• Texas driver license or ID card that has not been expired more than two years
  • Temporary receipt for a Texas driver license or ID card
  • School records* (e.g., report cards, photo ID cards)
  • Military records (e.g., Form DD-214)
  • Unexpired U.S. military dependent identification card
  • Original or certified copy of marriage license or divorce decree (if the document is not in English, a certified translation must accompany it)
  • Voter registration card*
  • Pilot license*
  • Concealed handgun license*
  • Professional license issued by a Texas state agency
  • ID card issued by a government agency*
  • Consular document issued by a state or national government
  • Texas Inmate ID card or similar form of ID issued by Texas Department of Criminal Justice
  • Texas Department of Criminal Justice parole or mandatory release certificate
  • Federal inmate identification card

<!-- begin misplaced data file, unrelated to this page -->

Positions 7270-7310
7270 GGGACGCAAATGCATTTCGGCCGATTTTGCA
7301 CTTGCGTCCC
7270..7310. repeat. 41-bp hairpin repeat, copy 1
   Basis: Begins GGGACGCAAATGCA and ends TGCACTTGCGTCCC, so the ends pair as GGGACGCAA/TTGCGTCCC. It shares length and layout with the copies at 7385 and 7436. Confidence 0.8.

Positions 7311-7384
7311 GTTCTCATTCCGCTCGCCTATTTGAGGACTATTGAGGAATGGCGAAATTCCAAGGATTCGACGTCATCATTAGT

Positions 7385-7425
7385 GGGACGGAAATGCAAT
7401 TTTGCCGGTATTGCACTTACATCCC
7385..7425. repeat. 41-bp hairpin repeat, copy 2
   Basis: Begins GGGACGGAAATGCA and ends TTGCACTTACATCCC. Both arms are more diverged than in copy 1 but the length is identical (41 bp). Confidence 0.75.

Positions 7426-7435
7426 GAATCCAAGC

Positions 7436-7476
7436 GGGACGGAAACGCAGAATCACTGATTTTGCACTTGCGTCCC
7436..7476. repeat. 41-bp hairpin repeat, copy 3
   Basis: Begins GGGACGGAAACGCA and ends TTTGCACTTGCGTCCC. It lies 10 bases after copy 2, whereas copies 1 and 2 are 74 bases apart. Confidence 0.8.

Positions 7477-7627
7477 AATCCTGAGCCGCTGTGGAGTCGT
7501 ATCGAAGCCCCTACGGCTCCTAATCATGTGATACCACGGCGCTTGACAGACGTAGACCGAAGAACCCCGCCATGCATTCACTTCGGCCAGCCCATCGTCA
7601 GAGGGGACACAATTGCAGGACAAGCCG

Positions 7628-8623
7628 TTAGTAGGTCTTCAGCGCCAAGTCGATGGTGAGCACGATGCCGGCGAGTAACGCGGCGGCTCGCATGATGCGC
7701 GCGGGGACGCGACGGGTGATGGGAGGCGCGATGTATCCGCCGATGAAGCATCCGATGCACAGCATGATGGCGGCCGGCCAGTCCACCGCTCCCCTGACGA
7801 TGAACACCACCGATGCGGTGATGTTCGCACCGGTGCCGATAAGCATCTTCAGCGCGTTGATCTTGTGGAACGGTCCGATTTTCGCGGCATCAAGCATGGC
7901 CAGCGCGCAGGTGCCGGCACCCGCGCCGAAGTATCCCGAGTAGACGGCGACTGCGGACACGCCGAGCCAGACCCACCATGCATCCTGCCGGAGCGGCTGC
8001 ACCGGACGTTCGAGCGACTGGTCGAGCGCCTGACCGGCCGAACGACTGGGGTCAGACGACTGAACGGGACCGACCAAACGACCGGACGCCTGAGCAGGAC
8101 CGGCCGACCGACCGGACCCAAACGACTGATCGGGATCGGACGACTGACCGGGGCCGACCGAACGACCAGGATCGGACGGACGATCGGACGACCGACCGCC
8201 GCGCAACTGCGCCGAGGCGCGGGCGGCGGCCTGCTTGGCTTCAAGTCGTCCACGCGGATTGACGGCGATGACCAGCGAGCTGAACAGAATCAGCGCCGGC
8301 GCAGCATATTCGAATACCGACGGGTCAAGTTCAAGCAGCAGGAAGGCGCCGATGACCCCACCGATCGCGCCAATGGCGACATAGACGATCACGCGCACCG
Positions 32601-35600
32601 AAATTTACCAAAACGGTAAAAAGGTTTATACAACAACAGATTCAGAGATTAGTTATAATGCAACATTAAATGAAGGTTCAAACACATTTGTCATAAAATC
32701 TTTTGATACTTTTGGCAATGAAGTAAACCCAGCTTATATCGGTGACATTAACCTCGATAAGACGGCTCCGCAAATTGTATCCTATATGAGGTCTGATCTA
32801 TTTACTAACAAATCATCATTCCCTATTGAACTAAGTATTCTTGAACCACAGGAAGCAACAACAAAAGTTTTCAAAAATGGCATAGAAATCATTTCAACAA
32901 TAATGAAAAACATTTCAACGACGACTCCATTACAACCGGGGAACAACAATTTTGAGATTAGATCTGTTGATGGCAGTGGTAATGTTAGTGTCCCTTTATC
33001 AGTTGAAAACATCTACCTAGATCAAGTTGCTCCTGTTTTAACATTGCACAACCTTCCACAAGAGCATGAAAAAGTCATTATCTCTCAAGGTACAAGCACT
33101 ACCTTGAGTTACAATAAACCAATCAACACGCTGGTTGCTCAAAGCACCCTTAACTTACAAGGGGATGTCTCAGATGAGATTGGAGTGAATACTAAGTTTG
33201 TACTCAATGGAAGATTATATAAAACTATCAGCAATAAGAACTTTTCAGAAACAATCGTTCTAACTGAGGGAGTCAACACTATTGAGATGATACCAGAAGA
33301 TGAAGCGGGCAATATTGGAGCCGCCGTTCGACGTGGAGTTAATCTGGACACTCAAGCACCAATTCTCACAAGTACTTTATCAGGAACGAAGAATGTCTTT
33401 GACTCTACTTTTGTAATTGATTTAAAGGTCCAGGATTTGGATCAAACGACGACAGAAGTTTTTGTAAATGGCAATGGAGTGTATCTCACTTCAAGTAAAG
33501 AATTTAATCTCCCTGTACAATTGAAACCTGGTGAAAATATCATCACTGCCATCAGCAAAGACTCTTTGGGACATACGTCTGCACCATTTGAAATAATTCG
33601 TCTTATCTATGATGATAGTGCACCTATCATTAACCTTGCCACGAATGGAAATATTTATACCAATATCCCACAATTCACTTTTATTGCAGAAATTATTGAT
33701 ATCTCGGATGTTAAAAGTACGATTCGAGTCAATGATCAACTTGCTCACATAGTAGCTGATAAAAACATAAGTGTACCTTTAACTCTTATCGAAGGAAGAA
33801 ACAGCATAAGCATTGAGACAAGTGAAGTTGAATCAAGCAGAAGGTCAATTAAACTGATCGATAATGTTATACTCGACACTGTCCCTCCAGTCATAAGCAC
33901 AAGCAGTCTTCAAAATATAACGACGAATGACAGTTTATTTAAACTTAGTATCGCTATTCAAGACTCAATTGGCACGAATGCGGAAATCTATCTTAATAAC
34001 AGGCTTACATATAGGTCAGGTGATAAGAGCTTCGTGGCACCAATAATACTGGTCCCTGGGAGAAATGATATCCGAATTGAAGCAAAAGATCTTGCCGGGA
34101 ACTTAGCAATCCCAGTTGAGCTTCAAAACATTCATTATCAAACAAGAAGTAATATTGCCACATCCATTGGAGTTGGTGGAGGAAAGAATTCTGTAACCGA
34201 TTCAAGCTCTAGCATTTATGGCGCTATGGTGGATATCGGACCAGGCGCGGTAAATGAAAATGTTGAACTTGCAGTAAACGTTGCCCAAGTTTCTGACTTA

• Federal parole or release certificate
  • Medicare or Medicaid card
  • Selective Service card
  • Immunization records*
  • Tribal membership card from federally-recognized tribe
  • Certificate of Degree of Indian Blood
  • Unexpired foreign passport
  • Unexpired insurance policy valid for the past two years (e.g., auto, home or life insurance)
  • Current Texas vehicle registration or title
  • Current Texas boat registration or title
  • Veteran’s Identification Card from the U.S. Department of Veterans Affairs
  • Hospital-issued birth record*
  • NUMIDENT record from the Social Security Administration
  • “NUMI-lite” letter from the Social Security Administration

The asterisked items must have been issued by some government-owned authority.

Some of the secondary documents that would prove identity are less likely to be possessed by an indigent person, given that these documents are dependent on ownership of personalty or realty. Therefore, I’ve drawn a line through those documents. Other items would more likely be in the possession of a non-U.S. citizen, and can be excluded as well. I won’t presume whether or not the voter has some criminal record or military service, and forms of identification available to former inmates or veterans could exist.

The two supporting documents must come from two different agencies; thus, one could not use both a NUMIDENT record and a NUMI-lite letter from the Social Security Administration.

Anyway, how much might it cost to get at least enough documents to get a free voter I.D. card?